With smartphone penetration in the U.S. market now well above 60%, it’s clear that smartphones have “arrived.”
But now that smartphones have thoroughly wowed us with their potential, have the makers of today’s leading smartphones stopped innovating like they used to?
It’s no secret that Apple has faced a barrage of criticisms stemming from the company’s perceived sluggish penchant for innovation. But such critical barbs are now prevalent across the hardware landscape.
While the Galaxy S5 is an evolutionary product, there is not enough in there to make people upgrade from the 4, says a new report from Frost & Sullivan. Why? It doesn’t push the envelope in any real way.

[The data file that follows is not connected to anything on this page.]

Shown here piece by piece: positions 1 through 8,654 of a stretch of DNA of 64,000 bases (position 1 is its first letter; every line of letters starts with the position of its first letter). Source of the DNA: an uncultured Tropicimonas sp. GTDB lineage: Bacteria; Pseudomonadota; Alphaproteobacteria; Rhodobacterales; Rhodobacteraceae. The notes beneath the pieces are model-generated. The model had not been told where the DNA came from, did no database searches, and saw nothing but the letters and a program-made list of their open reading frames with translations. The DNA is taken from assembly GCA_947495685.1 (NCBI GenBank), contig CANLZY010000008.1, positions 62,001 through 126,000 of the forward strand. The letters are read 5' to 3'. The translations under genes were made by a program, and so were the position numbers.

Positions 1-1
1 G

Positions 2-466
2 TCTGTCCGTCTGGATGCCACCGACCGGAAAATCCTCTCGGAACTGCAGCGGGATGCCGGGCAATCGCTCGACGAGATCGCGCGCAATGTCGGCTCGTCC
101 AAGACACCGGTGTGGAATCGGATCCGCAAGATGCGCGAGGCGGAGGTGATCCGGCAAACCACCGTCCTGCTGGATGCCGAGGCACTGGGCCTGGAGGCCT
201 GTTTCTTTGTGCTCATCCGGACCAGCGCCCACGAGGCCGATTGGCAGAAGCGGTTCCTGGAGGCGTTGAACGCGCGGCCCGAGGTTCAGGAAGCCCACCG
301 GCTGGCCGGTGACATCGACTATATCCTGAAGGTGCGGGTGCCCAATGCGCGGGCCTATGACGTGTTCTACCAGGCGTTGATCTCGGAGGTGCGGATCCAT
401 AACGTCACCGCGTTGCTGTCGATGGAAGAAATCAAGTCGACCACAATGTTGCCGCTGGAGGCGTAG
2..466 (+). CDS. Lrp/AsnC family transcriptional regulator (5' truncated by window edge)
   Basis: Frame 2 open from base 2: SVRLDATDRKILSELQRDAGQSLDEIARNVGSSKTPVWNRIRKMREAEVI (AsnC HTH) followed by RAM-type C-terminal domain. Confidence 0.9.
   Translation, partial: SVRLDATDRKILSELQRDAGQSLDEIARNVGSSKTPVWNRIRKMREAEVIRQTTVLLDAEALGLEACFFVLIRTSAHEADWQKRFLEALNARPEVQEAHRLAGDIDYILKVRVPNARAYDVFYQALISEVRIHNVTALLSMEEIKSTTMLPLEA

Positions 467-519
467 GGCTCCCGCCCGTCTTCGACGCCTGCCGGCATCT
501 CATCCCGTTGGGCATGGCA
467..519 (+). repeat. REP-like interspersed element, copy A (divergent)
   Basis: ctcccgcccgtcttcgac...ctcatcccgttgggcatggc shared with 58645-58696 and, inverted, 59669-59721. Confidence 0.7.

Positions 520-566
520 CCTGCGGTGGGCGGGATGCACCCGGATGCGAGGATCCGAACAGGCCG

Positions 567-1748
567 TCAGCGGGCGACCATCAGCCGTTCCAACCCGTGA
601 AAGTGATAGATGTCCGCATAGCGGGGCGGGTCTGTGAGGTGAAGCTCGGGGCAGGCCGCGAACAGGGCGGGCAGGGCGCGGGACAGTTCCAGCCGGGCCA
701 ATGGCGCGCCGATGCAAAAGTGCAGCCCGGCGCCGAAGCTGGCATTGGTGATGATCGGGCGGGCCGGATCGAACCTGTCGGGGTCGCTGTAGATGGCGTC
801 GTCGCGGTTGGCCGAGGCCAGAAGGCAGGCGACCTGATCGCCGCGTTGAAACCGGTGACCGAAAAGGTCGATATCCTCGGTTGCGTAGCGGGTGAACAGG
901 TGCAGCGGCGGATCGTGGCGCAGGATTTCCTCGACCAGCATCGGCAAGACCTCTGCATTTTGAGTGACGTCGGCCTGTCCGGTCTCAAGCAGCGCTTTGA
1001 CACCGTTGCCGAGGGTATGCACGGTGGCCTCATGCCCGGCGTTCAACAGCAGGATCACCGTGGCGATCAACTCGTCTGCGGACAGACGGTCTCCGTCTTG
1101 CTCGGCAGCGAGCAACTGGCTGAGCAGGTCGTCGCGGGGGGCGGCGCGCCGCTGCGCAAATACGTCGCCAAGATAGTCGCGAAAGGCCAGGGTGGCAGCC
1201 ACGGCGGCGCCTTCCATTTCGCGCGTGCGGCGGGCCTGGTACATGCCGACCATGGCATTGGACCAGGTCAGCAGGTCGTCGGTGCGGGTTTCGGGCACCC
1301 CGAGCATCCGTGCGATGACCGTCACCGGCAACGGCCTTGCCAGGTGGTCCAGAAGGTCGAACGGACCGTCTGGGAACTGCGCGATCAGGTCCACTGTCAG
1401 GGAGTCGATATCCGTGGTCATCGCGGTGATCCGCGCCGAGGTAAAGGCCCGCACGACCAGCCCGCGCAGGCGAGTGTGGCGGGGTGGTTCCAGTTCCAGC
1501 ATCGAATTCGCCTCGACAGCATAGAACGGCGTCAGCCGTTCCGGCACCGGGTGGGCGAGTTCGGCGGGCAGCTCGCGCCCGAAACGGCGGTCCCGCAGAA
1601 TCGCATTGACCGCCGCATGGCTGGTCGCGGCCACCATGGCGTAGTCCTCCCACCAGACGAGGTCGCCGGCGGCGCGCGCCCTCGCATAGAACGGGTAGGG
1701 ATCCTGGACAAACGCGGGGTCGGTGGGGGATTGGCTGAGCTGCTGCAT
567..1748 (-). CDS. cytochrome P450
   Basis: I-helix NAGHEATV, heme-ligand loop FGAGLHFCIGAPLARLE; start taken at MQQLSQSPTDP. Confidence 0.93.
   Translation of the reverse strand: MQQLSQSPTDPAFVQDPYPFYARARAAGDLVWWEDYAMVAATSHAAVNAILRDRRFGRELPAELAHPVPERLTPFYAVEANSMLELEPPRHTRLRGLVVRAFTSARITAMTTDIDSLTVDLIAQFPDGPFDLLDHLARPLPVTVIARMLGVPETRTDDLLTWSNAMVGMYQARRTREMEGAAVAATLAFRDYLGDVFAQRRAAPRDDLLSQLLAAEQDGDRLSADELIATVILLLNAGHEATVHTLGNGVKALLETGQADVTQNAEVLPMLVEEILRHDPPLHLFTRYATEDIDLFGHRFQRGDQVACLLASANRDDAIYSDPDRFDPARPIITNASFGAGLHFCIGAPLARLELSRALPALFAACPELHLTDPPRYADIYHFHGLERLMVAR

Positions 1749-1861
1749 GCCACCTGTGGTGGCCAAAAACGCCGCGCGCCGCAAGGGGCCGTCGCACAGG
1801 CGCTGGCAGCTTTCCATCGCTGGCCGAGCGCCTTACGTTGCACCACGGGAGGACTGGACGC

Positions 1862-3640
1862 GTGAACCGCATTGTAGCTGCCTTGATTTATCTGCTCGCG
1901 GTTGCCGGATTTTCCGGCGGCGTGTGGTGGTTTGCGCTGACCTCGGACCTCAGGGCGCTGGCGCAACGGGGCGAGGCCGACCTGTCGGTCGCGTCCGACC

“We are in a sort of stasis now when it comes to smartphone innovation,” the report summary reads. “We are going to see sustaining improvements as the market reaches maturity. That is not to say that smartphone innovation is finished, but much of the innovation is going to come from the introduction of sensors into the phone, and the improvements in software, and how the phone will interact with the range of wearable devices.”
The innovation, it seems, will move away from hardware towards the kinds of services and platforms that are enabled on the phones.
According to Frost & Sullivan’s projections, services such as ordering taxis, mobile payments, and location-based services will add value on top of the smartphone platform and represent the areas in which we’re likely to see the most innovation in years ahead.